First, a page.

SCIENTISTS hope to answer an ongoing controversy, where the famous 15 th Century explorer Christopher Columbus was born using DNA samples.
Historians believe he was a son of Genoa and born in 1451 but various theories over the decades claim the discoverer of the New World hailed from Portugal or Spain rather than Italy.
At the University of Granada, Jose Antonio Lorente – lead scientist in the DNA study – said: “There is no doubt on our part he was an Italian; but we can provide objective data that close a series of existing theories.”
Various theories put his birthplace in various places in Spain including Valencia, Espinosa de Henares, Galicia or Majorca, others have it in the Alentejo region of Portugal.
Amateur historian and researcher Alfonso Sanz believes Columbus hailed from Espinosa de Henares in central Spain. “I hope we will come to the conclusion that unites us in our common objective – which is to demonstrate that Columbus was a Spanish nobleman and not an Italian sailor.”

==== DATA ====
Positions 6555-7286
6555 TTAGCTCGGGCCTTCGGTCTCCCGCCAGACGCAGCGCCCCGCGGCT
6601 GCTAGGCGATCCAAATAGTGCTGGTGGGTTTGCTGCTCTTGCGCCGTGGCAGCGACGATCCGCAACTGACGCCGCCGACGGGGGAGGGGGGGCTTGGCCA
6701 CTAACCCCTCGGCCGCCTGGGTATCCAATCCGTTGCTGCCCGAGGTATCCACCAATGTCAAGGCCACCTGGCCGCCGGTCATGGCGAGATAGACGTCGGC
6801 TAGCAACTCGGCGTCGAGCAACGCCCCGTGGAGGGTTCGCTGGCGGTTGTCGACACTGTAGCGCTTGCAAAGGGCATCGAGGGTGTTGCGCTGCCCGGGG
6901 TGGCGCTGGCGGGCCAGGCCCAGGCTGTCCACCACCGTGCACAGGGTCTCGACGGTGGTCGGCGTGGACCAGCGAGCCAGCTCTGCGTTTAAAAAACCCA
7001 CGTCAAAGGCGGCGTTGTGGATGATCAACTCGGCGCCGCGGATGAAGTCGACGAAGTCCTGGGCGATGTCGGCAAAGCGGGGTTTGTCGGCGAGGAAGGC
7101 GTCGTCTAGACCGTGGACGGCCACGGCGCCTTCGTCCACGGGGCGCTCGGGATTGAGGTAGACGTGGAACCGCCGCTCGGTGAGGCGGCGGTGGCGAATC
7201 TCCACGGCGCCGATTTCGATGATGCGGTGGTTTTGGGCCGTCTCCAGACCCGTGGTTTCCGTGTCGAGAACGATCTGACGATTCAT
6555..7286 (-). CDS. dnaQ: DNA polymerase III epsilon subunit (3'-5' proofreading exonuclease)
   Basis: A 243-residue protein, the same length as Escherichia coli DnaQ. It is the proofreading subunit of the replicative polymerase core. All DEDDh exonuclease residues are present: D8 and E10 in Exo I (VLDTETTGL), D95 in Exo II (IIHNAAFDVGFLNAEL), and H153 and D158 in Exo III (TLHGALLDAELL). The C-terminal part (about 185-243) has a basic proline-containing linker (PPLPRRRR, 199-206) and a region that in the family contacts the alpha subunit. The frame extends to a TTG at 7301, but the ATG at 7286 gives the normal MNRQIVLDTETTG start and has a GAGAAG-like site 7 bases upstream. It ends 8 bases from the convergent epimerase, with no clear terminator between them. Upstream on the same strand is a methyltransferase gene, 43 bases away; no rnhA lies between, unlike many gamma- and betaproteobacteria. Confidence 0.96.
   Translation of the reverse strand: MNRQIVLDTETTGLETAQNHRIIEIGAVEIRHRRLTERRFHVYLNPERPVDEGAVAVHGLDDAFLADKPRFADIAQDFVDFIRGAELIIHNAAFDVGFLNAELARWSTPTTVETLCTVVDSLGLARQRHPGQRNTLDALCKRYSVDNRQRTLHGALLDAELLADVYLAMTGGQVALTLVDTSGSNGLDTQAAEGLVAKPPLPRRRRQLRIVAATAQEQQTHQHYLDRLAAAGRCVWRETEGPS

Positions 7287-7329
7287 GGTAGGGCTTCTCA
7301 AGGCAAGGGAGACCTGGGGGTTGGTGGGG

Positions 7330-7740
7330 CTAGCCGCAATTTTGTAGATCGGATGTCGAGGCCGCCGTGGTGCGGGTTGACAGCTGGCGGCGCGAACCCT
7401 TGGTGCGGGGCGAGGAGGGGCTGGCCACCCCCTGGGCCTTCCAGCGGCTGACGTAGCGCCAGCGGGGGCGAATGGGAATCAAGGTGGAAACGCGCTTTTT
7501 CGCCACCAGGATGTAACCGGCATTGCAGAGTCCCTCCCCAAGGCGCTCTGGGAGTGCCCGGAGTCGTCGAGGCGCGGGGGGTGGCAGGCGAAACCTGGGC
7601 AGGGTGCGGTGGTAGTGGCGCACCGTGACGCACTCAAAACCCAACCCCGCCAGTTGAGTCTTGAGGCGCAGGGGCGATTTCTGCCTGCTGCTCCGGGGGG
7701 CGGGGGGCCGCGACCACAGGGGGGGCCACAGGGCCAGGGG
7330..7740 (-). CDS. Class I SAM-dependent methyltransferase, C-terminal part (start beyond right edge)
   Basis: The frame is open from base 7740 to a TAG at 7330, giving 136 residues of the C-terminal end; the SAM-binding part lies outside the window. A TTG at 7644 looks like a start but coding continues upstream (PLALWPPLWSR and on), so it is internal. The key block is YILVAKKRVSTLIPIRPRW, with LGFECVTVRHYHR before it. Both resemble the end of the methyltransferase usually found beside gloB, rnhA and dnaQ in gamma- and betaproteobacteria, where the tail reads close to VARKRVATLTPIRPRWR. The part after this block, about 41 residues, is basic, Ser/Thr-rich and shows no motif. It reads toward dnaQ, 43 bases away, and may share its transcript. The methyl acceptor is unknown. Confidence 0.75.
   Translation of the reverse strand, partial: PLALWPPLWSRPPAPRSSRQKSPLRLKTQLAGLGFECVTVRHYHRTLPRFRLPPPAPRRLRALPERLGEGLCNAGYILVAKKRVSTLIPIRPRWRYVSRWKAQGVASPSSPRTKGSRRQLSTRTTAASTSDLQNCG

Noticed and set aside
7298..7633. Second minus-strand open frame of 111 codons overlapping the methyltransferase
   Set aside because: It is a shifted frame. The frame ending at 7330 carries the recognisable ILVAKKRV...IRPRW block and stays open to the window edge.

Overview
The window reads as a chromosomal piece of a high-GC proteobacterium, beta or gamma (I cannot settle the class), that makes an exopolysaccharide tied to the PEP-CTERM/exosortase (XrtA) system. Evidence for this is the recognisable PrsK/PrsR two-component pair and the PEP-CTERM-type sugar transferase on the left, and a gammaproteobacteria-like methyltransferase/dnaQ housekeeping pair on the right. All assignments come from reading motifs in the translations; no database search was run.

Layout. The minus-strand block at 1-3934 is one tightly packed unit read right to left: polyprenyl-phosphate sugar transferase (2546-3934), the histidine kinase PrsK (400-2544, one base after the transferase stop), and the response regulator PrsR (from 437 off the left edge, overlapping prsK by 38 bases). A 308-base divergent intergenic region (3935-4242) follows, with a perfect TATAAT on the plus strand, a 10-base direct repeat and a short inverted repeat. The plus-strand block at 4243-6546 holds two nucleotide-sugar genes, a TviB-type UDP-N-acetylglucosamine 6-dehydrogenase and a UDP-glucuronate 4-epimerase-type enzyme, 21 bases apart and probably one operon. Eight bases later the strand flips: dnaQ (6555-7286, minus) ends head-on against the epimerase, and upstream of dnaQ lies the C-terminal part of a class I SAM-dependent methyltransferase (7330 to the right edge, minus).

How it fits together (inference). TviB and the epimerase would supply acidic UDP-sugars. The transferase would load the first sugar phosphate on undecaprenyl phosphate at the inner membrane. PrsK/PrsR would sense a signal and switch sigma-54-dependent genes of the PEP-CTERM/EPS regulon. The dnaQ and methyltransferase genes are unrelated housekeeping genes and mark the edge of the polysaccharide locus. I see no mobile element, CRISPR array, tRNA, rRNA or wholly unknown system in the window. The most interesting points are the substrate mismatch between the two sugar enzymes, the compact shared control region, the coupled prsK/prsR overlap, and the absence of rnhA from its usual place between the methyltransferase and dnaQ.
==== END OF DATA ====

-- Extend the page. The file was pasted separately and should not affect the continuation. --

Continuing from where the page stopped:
The DNA will be analysed independently in laboratories in Europe and the Americas and results are due to be revealed in October. The tiny samples were taken from what are believed to be the remains of the explorer, his son Fernando and his brother Diego.
The first samples were collected 16 years ago from bone fragments and analysis will resume thanks to technological advances which will ensure none of the precious material was wasted without providing answers.
Columbus died in Spain in 1506. However, in line with his wishes he was buried on the island of Hispaniola – now home to the Dominican Republic and Haiti. He was interred there in 1542, but later his remains were moved to Cuba in 1795 and brough back to Seville in 1898.